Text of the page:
Ford Secures Batteries to Build 600,000 EVs a Year by 2023

The Ford Mustang Mach-E GT
The Ford Mustang Mach-E GT by MIchael Nagle/Bloomberg News

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Ford Motor Co. has secured enough battery supply to build more than half a million electric vehicles annually by late next year, a quantum leap above the 27,140 battery-powered cars it sold in the U.S. last year.

The automaker has signed contracts with suppliers representing 60 gigawatt hours of annual battery capacity, enough to build 600,000 EVs a year, it said in a statement July 21. Those suppliers include China’s Contemporary Amperex Technology Co. Ltd., or CATL, as Bloomberg previously reported.

Ford also said it has secured 70% of the battery capacity it needs to build more than 2 million EVs annually starting in 2026, which helps meet a goal CEO Jim Farley set in March.

Securing enough batteries to build millions of plug-in models has become a key competitive battleground in the emerging EV market. General Motors Co. has established a partnership with South Korea’s LG Chem Ltd. to build battery plants in the U.S. Ford already has a joint venture with South Korea’s SK Innovation Co. to spend $11.4 billion on three battery factories and an EV assembly plant in Tennessee and Kentucky.


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The Dearborn, Mich.-based automaker said it sees EV demand worldwide growing by more than 90% annually through 2026, more than double current industry forecasts.

“We are putting the industrial system in place to scale quickly,” Farley said in the statement. “Our Model e team has moved with speed, focus and creativity to secure the battery capacity and raw materials we need.”

Ford will begin using less expensive lithium iron phosphate battery packs from CATL on its Mustang Mach-E models next year and F-150 Lightning pickups in early 2024, which will boost output of those popular vehicles. Ford said it has a plan to source 40 gigawatt hours of those batteries annually in North America in 2026 but initially will import them from China.

President Joe Biden has put a priority on establishing energy independence on EV batteries and is encouraging American automakers to source them locally, rather than from China. Ford contends that to meet mushrooming demand for EVs, it must import batteries.

“We need to scale EVs quickly in the U.S. and that is one of the aspirations in the administration,” Lisa Drake, Ford’s vice president of EV industrialization, said in a call with analysts and reporters July 21. “There is not enough battery cell capacity to meet the demand. So what we’re doing is importing some battery cell capacity to help meet that demand.”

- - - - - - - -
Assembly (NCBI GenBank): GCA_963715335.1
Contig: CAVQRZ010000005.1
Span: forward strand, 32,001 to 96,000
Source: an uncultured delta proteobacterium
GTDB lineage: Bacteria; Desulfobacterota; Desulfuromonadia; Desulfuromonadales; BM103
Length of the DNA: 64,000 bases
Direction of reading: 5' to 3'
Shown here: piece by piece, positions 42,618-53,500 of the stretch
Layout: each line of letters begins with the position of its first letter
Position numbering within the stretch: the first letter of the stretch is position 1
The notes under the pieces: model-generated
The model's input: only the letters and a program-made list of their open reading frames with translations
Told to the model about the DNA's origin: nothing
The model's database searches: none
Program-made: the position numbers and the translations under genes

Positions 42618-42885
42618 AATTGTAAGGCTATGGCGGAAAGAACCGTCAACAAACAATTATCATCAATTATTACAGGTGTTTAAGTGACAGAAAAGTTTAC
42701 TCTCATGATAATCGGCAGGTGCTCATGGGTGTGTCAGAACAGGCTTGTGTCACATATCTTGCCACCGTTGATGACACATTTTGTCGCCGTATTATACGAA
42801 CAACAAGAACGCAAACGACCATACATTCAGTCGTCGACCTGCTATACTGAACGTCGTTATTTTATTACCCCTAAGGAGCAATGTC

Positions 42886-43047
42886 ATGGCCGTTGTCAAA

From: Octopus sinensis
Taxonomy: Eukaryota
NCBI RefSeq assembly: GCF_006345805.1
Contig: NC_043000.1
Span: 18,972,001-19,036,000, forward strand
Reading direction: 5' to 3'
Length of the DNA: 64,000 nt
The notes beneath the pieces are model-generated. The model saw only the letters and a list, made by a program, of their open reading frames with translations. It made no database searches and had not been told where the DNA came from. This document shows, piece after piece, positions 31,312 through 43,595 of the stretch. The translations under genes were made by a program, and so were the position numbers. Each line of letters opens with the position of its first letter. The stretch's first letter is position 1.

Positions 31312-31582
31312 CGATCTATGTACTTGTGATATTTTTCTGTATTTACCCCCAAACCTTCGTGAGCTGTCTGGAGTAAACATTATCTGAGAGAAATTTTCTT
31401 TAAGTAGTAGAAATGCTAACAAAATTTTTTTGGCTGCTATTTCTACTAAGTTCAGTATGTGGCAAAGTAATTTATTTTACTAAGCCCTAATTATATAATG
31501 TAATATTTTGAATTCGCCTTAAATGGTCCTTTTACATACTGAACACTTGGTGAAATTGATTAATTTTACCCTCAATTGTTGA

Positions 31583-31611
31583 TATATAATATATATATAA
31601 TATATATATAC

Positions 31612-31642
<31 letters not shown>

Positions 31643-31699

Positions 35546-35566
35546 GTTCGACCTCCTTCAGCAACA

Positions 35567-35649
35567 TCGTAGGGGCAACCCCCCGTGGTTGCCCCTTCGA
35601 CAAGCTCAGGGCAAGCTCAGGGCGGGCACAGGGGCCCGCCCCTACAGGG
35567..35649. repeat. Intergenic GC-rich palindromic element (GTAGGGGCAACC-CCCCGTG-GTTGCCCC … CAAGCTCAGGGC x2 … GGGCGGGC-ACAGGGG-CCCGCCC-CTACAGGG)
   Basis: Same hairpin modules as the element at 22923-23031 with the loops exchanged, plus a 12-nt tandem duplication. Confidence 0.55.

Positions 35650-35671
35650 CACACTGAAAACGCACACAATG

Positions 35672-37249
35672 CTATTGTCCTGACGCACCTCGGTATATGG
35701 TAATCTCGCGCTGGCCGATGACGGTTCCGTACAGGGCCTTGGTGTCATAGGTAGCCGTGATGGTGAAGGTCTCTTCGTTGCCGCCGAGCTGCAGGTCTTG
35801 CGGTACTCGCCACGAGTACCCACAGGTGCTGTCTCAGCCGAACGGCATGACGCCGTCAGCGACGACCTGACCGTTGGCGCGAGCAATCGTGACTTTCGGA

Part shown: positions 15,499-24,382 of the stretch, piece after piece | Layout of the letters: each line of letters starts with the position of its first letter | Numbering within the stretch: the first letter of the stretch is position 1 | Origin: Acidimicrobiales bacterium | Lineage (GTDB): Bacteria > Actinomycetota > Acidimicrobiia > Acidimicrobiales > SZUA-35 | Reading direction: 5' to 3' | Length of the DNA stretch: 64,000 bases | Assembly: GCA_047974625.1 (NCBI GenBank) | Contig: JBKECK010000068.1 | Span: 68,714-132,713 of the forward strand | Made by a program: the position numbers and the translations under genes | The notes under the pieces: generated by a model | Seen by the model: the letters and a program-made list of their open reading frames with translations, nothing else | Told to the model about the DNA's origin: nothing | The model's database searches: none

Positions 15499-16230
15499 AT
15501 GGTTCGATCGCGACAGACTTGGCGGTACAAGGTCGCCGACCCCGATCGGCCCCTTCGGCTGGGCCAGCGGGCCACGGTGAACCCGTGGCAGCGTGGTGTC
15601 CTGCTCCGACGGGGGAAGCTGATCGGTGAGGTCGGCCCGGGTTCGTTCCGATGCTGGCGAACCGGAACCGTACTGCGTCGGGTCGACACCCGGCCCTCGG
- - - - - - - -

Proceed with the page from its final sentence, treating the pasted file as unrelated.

Farley is racing to catch EV leader Tesla Inc. as the automaker pours $50 billion into its EV expansion strategy through 2026. Ford also is preparing to cut as many as 8,000 jobs in the coming weeks to boost profits and help fund its EV ambitions, according to people familiar with the plan, Bloomberg reported July 20.

“To move fast in this space, smaller is better. A smaller team can move faster than a larger team,” Drake said when asked about the job cuts. “This team moves fast and it’s because we cut out a lot of big bureaucracy.”

Ford said that by late next year, it expects to be building 270,000 Mustang Mach-Es annually, 150,000 F-150 Lightning models, 150,000 Transit EV commercial vans and 30,000 units of a new electric SUV for Europe that will “significantly ramp” in 2024.

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Lithium iron phosphate battery packs, or LFPs, are widely used in China, but are seen as less powerful than the nickel cobalt manganese batteries, or NCM, that now provide juice to the Mach-E and F-150 Lightning.

Drake declined to reveal the horsepower on those models with LFP batteries. The longer-range versions of the Mach-E and F-150 Lightning will continue to use NCM batteries, Ford said.

“I’d love to get into this today but we really just want to focus on the capacities we’ve installed,” Drake said when asked for power specifications on the Mach-E and Lightning with LFP batteries. “You’re going to hear a lot more about this, so be a bit patient with us.”

Ford’s shift to LFP chemistry reflects an industry push to expand EV capacity while putting a lid on soaring battery and EV costs. Tesla announced a similar move last October.

The change means “you don’t have to pay as much on those cheaper models to get the battery,” said Corey Cantor, EV analyst at BloombergNEF. “It frees up materials for the higher end premium or longer-range versions.”